Pentecost marks the promised
arrival outpouring of the Holy Spirit who in fact has been active throughout the disciples’ time with Jesus.
Catholics and Protestants speak alternately of the Holy Spirit as the ‘bond of fellowship between the Father and of the Son’ and the Spirit being the ‘Spirit of Christ.’
That’s all the little Latin word, filioque, means ‘…and of the Son.’
A millennia ago the Son’s universal Church split in two (Western, i.e. Catholic and Eastern, i.e. Orthodox) over the rightness of that little Latin word. To this day the Orthodox insist that the Holy Spirit ‘proceeds’ from the Father just as the Son whereas Catholics and the Protestants they spawned argue the Spirit is sent by the Father and the Son.
Were it not for this theological impasse the Catholic Church might today have married priests with thick beards and off the charts testosterone.
Celibacy seems a stiff (no pun intended) price to pay so it’s worth wondering: which perspective is the better one?
I use to think the Eastern- which is the original- view was soundest. After all, to confess that the Spirit comes from the Father and the Son has the effect of making the Spirit seem less God than the Son and the Father.
But lately I’ve been wondering if I and my Eastern brothers and sisters are correct, or rather I wonder if there’s not another worry on the other side, a danger to thinking the Spirit is sent by God the Father alone.
While the danger with the filioque clause is that it can, seemingly, demote the Holy Spirit to function rather than divine person of the Trinity, the danger of believing the Spirit is sent by God the Father and not also the Son is that it can demote the Spirit from the divine person of the Trinity to the idol of our own interior wants and desires.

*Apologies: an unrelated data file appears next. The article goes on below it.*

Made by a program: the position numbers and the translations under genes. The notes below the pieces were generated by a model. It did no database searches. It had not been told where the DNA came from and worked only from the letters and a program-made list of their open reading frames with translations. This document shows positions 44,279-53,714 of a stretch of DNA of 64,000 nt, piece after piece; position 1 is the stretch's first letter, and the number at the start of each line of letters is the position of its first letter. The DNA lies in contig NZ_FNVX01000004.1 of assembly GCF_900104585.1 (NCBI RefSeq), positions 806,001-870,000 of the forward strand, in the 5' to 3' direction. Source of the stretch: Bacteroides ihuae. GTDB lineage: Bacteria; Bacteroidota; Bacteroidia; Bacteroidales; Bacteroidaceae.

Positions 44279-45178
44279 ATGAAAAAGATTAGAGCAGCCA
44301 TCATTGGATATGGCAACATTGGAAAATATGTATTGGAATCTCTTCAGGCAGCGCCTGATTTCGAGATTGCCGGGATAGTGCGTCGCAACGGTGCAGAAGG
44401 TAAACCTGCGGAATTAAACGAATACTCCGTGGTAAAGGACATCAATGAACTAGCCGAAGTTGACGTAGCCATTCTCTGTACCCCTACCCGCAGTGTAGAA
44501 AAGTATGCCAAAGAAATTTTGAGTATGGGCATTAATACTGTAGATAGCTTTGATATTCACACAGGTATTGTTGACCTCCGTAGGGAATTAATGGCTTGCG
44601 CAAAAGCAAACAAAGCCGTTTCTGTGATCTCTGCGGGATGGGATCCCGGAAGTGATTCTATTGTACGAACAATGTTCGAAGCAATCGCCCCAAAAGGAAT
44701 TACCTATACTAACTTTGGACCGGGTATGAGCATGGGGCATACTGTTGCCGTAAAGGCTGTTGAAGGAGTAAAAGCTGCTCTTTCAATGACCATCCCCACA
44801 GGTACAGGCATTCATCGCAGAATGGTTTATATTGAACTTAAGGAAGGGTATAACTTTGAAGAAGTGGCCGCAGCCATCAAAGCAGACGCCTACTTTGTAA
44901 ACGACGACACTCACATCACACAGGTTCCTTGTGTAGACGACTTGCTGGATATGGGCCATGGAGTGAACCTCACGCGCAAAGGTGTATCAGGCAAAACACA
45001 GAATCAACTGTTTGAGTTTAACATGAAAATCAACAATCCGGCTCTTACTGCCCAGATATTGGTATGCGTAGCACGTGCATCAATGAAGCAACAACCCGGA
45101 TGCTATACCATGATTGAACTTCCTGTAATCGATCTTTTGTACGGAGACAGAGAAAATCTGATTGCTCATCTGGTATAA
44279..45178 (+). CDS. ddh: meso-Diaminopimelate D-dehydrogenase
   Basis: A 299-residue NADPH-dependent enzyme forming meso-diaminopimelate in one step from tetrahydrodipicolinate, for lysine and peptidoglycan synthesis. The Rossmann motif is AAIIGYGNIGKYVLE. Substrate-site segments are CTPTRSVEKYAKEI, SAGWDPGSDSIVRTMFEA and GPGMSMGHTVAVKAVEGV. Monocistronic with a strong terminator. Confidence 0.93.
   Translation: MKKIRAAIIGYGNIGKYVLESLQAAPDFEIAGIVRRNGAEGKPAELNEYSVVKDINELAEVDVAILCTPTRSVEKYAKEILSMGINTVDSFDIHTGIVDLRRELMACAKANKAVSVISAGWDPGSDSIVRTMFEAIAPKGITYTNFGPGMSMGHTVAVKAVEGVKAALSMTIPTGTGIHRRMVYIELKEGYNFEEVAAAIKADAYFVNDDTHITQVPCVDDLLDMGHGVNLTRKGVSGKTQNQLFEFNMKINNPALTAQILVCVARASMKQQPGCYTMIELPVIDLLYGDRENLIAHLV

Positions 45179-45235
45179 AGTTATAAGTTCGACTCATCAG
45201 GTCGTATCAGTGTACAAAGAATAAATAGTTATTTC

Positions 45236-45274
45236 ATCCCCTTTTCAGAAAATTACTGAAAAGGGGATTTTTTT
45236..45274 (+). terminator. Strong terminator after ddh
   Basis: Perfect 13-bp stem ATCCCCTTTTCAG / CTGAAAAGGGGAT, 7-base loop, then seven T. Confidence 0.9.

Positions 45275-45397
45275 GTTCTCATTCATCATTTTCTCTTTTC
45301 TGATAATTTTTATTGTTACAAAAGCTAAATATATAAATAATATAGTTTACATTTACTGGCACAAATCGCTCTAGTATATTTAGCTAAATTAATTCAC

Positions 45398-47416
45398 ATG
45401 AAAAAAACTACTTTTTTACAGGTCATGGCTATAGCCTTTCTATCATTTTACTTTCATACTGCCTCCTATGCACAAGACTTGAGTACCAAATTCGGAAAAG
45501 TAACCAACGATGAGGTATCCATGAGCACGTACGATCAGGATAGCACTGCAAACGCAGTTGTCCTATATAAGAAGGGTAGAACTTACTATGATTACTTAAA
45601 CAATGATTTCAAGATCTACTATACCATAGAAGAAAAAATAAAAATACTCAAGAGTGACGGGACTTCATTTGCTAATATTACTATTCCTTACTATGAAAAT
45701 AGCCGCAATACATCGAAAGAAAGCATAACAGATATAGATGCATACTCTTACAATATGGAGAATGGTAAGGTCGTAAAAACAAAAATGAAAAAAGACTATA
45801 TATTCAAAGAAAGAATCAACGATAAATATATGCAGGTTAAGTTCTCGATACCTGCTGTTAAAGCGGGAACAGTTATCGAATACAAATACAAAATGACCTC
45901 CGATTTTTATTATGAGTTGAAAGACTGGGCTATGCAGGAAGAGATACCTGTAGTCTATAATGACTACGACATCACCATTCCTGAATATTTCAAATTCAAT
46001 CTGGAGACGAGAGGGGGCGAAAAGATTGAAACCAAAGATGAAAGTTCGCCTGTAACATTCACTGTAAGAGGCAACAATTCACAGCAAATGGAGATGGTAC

I don’t know which version of the Nicene Creed you recite on Sunday, but what the filioque clause aims to prevent is a trespass most of us commit all the time.
We appeal to the Holy Spirit as the source of our individual experience, which becomes but a way of granting authority to our own subjectivity.
Any ‘spirit’ we feel move us can then be chalked up to a movement of the Holy Spirit. Of course as the Old Testament ably and often demonstrates there are many ‘spirits’ in this world which can move us- frequently more powerfully than God- that have nothing to do with God the Holy Spirit (see: calf, golden).
When you do away with the filioque clause, when you untether the Holy Spirit from the Son I think you release the Spirit from the content and character by which our sinful selves can reliably discern a genuine work of the Spirit.
By ‘content and character’ I mean the words and witness of the Word, Jesus Christ.
That little Latin word, I think, gives us 4 Gospels worth of tools with which we can test the spirits to see if any truly of the Holy Spirit.
If the Spirit does NOT proceed from the Son too, then the Spirit’s work today no longer must conform to the Son’s work in the past. God the Son preached ‘Blessed are the poor and woe to you who are rich…’ but now the spirit can move us with the belief that God wants all of us to be wealthy and prosperous.
In other words, we’re free to baptize our own subjectivity with divinity regardless of whether or not the work we’re attributing to God bears any resemblance to the God we meet most decisively in Jesus Christ (see: Osteen, Joel).
That little Latin word, I believe, keeps us- who are always in danger of doing so- from confusing the Spirit of the Father and the Son with the spirit of this world or ‘the human spirit’ whatever that may really mean.
As Karl Barth wrote when the Holy Spirit becomes “the spirit that obviously lives in us all faith is enlisted in an alien service, that of Mammon and even nationalism.”
By professing that the Holy Spirit is sent by the Father and the Son, we profess that it’s the Spirit’s charge to make Jesus Christ known in the world today.
And in so professing we remind ourselves that we can know if it’s truly the Son that the Sprit is revealing by checking it against the Son, Jesus Christ, as he’s revealed to us in scripture.